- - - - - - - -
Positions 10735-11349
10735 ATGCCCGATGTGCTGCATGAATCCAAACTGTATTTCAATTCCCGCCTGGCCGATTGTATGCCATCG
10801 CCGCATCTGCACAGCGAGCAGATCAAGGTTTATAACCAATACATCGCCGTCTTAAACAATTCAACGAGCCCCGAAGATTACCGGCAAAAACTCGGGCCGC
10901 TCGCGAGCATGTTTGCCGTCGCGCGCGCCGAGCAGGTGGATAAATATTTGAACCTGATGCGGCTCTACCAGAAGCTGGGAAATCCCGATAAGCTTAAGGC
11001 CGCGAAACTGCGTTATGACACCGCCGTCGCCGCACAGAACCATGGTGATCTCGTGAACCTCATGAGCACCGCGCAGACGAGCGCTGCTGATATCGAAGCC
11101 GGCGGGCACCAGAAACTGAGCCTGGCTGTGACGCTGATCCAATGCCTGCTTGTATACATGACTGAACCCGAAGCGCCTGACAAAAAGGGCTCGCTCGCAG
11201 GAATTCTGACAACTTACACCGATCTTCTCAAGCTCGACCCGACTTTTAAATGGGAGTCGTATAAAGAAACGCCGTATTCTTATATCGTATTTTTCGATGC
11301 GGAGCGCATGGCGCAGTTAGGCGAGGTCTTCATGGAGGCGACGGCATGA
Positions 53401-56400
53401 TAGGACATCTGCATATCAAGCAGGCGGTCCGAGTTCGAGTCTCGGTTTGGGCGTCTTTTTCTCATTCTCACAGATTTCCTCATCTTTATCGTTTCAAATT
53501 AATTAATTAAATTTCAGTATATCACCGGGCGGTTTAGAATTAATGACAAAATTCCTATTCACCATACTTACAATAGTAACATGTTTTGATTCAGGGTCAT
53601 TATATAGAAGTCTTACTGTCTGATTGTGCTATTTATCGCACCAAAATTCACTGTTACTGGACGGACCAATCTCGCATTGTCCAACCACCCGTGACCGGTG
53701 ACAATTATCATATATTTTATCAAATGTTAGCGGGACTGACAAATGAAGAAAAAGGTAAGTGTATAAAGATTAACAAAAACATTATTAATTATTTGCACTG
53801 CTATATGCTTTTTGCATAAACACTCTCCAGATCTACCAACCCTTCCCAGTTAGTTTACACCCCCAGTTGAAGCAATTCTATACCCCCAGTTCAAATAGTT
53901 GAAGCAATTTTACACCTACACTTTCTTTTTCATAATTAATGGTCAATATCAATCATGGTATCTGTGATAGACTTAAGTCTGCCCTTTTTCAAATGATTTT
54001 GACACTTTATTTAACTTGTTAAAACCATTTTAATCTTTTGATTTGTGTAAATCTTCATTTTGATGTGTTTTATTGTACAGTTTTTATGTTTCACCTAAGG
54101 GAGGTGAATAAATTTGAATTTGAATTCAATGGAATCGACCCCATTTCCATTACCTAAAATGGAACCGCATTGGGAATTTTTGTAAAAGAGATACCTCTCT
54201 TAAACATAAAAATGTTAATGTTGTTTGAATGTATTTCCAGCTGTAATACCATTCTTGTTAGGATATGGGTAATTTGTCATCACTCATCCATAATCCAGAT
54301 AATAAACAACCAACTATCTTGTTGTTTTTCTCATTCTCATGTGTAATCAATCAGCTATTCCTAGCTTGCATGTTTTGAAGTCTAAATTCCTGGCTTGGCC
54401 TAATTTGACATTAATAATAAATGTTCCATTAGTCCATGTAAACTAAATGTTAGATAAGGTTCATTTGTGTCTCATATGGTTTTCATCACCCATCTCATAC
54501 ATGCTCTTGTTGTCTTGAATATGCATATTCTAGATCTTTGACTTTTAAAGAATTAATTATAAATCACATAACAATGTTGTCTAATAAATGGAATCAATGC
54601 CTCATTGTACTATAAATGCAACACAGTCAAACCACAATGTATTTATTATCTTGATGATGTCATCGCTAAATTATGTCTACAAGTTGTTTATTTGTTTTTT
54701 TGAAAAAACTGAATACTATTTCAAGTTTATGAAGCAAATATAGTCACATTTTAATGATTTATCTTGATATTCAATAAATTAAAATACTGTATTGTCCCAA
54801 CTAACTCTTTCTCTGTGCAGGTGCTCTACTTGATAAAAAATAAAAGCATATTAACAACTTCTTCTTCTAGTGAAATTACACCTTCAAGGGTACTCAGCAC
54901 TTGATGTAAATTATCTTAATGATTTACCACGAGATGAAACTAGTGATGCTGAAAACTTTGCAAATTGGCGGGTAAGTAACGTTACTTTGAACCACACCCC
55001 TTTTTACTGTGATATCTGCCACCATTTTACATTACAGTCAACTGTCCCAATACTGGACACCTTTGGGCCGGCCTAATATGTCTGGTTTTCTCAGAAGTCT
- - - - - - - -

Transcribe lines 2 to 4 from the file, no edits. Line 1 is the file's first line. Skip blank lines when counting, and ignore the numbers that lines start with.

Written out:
10735 ATGCCCGATGTGCTGCATGAATCCAAACTGTATTTCAATTCCCGCCTGGCCGATTGTATGCCATCG
10801 CCGCATCTGCACAGCGAGCAGATCAAGGTTTATAACCAATACATCGCCGTCTTAAACAATTCAACGAGCCCCGAAGATTACCGGCAAAAACTCGGGCCGC
10901 TCGCGAGCATGTTTGCCGTCGCGCGCGCCGAGCAGGTGGATAAATATTTGAACCTGATGCGGCTCTACCAGAAGCTGGGAAATCCCGATAAGCTTAAGGC